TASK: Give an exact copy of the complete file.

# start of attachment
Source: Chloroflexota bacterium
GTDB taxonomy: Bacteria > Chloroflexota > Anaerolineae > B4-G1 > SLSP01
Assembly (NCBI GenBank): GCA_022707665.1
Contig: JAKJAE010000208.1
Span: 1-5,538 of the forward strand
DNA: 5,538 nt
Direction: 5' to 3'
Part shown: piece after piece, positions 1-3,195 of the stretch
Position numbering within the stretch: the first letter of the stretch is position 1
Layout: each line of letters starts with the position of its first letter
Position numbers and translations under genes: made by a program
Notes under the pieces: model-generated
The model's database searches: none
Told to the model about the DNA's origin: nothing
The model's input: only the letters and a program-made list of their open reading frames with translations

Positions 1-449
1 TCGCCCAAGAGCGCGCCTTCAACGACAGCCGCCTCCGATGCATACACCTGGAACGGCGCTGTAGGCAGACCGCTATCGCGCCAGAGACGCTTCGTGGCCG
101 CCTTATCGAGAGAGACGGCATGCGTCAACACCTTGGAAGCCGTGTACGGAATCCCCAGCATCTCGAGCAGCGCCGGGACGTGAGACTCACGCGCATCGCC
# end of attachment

Source: Chloroflexota bacterium
GTDB taxonomy: Bacteria > Chloroflexota > Anaerolineae > B4-G1 > SLSP01
Assembly (NCBI GenBank): GCA_022707665.1
Contig: JAKJAE010000208.1
Span: 1-5,538 of the forward strand
DNA: 5,538 nt
Direction: 5' to 3'
Part shown: piece after piece, positions 1-3,195 of the stretch
Position numbering within the stretch: the first letter of the stretch is position 1
Layout: each line of letters starts with the position of its first letter
Position numbers and translations under genes: made by a program
Notes under the pieces: model-generated
The model's database searches: none
Told to the model about the DNA's origin: nothing
The model's input: only the letters and a program-made list of their open reading frames with translations

Positions 1-449
1 TCGCCCAAGAGCGCGCCTTCAACGACAGCCGCCTCCGATGCATACACCTGGAACGGCGCTGTAGGCAGACCGCTATCGCGCCAGAGACGCTTCGTGGCCG
101 CCTTATCGAGAGAGACGGCATGCGTCAACACCTTGGAAGCCGTGTACGGAATCCCCAGCATCTCGAGCAGCGCCGGGACGTGAGACTCACGCGCATCGCC